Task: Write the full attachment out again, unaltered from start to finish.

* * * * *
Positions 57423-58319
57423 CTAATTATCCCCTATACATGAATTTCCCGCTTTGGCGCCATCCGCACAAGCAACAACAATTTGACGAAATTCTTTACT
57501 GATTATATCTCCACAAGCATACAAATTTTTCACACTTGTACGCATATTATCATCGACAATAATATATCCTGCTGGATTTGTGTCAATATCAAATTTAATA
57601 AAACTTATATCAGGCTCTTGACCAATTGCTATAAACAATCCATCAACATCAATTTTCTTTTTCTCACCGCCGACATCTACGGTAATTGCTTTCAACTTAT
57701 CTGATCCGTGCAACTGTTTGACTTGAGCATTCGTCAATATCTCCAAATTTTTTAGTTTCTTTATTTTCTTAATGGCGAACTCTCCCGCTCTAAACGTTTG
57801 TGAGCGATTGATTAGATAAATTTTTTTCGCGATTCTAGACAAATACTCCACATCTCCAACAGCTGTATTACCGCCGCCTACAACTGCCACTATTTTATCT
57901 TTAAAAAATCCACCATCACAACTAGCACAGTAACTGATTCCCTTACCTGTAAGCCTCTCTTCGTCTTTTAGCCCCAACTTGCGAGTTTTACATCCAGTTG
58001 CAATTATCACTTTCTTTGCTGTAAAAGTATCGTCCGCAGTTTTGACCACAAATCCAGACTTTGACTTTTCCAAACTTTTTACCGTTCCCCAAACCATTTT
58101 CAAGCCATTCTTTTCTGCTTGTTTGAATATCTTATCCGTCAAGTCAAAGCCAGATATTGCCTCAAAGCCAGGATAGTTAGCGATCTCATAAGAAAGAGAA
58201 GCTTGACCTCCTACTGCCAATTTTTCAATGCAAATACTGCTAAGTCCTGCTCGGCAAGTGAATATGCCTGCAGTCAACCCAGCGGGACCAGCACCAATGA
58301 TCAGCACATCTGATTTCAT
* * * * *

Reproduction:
Positions 57423-58319
57423 CTAATTATCCCCTATACATGAATTTCCCGCTTTGGCGCCATCCGCACAAGCAACAACAATTTGACGAAATTCTTTACT
57501 GATTATATCTCCACAAGCATACAAATTTTTCACACTTGTACGCATATTATCATCGACAATAATATATCCTGCTGGATTTGTGTCAATATCAAATTTAATA
57601 AAACTTATATCAGGCTCTTGACCAATTGCTATAAACAATCCATCAACATCAATTTTCTTTTTCTCACCGCCGACATCTACGGTAATTGCTTTCAACTTAT
57701 CTGATCCGTGCAACTGTTTGACTTGAGCATTCGTCAATATCTCCAAATTTTTTAGTTTCTTTATTTTCTTAATGGCGAACTCTCCCGCTCTAAACGTTTG
57801 TGAGCGATTGATTAGATAAATTTTTTTCGCGATTCTAGACAAATACTCCACATCTCCAACAGCTGTATTACCGCCGCCTACAACTGCCACTATTTTATCT
57901 TTAAAAAATCCACCATCACAACTAGCACAGTAACTGATTCCCTTACCTGTAAGCCTCTCTTCGTCTTTTAGCCCCAACTTGCGAGTTTTACATCCAGTTG
58001 CAATTATCACTTTCTTTGCTGTAAAAGTATCGTCCGCAGTTTTGACCACAAATCCAGACTTTGACTTTTCCAAACTTTTTACCGTTCCCCAAACCATTTT
58101 CAAGCCATTCTTTTCTGCTTGTTTGAATATCTTATCCGTCAAGTCAAAGCCAGATATTGCCTCAAAGCCAGGATAGTTAGCGATCTCATAAGAAAGAGAA
58201 GCTTGACCTCCTACTGCCAATTTTTCAATGCAAATACTGCTAAGTCCTGCTCGGCAAGTGAATATGCCTGCAGTCAACCCAGCGGGACCAGCACCAATGA
58301 TCAGCACATCTGATTTCAT